In the novel I’m reading – & Sons by David Gilbert – I just read these words: “though time unarticulated was the truer subject.”  Like a moth to the flame I have to check the internet to see if Roger Federer won his second round match at the Brisbane International tennis tournament – to see how victory or defeat will articulate his and my life.

Ah, relief.  Though the competition (fellow 32 year-old Jarkko Niemenen) was someone I’ve never heard of, my heart beats faster at the thought that Roger’s deflating 2013 season might have been just a bad dream, and that 2014, with a new coach (Stefan Edberg, who seemed surprised to be asked) and a new racquet (the same 98-inch racquet head he tried last summer after his early Wimbledon defeat) will push aside the sinister suggestion that age afflicts even the great.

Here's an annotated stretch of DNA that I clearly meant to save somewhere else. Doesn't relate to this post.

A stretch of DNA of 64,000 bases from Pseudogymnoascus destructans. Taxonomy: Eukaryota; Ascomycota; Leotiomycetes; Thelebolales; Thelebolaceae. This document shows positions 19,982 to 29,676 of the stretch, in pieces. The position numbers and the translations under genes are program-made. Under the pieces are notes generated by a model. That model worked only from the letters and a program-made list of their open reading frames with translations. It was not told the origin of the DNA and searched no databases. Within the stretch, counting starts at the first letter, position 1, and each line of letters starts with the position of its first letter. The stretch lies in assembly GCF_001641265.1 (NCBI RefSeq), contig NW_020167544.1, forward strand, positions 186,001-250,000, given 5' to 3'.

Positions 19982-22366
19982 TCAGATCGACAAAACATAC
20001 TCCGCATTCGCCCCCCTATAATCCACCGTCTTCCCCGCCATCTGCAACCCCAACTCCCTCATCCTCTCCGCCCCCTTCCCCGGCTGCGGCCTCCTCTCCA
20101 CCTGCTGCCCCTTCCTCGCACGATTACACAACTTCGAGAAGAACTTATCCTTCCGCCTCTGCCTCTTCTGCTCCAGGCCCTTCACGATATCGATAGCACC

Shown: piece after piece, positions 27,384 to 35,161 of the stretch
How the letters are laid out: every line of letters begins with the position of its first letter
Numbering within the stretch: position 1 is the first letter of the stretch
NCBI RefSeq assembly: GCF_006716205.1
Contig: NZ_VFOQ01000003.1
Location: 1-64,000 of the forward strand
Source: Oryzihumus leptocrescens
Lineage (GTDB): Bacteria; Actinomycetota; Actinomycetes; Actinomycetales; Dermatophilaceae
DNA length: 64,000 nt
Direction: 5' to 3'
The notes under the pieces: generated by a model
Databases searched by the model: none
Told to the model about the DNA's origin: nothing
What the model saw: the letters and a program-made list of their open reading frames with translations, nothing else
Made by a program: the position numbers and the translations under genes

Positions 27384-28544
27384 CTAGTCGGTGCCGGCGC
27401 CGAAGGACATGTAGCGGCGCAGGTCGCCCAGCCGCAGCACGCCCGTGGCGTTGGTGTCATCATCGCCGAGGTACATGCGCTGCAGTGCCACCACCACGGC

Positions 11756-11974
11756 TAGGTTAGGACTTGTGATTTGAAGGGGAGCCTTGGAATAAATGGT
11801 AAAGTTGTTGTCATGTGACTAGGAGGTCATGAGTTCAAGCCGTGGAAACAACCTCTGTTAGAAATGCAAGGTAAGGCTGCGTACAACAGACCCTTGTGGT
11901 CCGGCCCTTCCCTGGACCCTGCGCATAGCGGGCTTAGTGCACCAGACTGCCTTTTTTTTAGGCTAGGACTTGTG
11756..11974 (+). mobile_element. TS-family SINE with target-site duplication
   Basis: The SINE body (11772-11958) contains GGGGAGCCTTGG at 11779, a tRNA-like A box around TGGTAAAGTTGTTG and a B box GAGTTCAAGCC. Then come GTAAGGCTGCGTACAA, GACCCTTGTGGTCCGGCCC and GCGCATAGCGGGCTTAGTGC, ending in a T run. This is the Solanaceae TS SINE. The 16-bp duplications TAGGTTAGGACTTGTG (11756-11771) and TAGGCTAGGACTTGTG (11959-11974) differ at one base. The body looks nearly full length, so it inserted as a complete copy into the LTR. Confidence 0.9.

Strange that one confers an almost ageless maturity to athletes younger than oneself.  Roger Federer is 32 years old, and the word “retirement” hounds him wherever he goes.  Yet through the miracle of endless YouTube videos, he can remain ageless, and for a few months or perhaps even years, will continue to inspire me by personifying the kind of tennis player that I, if I had merely 50 times the athletic gifts I actually possess, could have been.

As regards the business of aging, I’m in the right business – the conducting business – where age is not such an impediment.  Blanche Moyse, with whom I briefly studied in 1974, had her “glory years” as a conductor when she was in her 70s and 80s.  And just yesterday I came across this YouTube video of Kurt Sanderling looking great on the podium at 98.

So why do I die a thousand deaths over Roger Federer’s gracefully diminishing ability to play competitive tennis as only teenagers and 20-somethings can?  Each age has its set of concrete experiences that cannot be re-experienced, only remembered, and though we wish yearn for “time unarticulated,” we cannot resist the pain of marking time.